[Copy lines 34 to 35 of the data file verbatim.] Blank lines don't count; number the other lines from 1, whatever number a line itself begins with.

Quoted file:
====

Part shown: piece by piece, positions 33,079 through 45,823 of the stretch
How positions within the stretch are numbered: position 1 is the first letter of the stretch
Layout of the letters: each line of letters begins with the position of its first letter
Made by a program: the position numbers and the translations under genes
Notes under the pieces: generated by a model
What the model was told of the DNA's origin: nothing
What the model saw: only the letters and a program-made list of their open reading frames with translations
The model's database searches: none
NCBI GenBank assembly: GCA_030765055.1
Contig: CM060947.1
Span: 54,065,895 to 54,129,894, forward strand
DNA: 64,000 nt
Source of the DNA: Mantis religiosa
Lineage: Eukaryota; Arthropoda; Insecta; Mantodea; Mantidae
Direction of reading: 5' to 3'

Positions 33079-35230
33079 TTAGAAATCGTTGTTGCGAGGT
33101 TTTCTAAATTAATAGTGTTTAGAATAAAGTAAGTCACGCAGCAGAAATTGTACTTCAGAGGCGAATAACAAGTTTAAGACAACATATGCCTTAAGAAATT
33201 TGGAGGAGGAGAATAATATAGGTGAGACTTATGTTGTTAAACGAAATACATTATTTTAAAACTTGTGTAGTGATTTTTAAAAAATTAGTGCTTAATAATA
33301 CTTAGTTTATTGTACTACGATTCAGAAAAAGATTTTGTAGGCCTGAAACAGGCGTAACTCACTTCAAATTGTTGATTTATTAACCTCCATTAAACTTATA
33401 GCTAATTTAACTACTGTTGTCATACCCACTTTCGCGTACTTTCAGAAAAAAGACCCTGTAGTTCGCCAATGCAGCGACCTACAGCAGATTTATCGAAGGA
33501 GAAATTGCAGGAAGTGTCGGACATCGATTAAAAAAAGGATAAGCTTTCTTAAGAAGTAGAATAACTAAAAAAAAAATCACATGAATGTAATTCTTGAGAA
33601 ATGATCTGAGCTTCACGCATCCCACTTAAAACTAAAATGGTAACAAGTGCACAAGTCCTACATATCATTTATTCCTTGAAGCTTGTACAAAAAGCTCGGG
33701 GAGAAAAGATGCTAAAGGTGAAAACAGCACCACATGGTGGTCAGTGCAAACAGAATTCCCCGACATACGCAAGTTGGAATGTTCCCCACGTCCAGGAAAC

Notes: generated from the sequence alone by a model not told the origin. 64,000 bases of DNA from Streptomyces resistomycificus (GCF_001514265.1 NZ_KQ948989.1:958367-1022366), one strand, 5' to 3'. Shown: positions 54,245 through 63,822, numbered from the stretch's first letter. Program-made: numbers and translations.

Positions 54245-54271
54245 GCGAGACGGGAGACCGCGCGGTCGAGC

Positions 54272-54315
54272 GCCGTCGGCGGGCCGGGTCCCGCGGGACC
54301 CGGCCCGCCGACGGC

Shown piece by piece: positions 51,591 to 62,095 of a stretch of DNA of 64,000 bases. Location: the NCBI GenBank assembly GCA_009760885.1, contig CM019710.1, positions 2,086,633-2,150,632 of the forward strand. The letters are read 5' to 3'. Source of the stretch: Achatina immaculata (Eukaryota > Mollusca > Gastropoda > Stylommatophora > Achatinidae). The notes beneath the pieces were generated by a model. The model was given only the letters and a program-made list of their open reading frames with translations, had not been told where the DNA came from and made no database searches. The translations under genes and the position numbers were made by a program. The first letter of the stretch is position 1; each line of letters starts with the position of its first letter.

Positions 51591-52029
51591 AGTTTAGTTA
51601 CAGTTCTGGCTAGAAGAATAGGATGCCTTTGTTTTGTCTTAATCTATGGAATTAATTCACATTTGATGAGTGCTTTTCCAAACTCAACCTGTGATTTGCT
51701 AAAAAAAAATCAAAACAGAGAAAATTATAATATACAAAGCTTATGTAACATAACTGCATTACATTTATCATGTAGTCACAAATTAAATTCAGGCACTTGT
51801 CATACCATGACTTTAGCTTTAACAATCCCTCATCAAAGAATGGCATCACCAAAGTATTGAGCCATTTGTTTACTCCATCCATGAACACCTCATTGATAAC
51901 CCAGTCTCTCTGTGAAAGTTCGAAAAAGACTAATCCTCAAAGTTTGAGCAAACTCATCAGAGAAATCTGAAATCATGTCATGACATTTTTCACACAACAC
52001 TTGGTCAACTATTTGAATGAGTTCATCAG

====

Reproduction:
51601 CAGTTCTGGCTAGAAGAATAGGATGCCTTTGTTTTGTCTTAATCTATGGAATTAATTCACATTTGATGAGTGCTTTTCCAAACTCAACCTGTGATTTGCT
51701 AAAAAAAAATCAAAACAGAGAAAATTATAATATACAAAGCTTATGTAACATAACTGCATTACATTTATCATGTAGTCACAAATTAAATTCAGGCACTTGT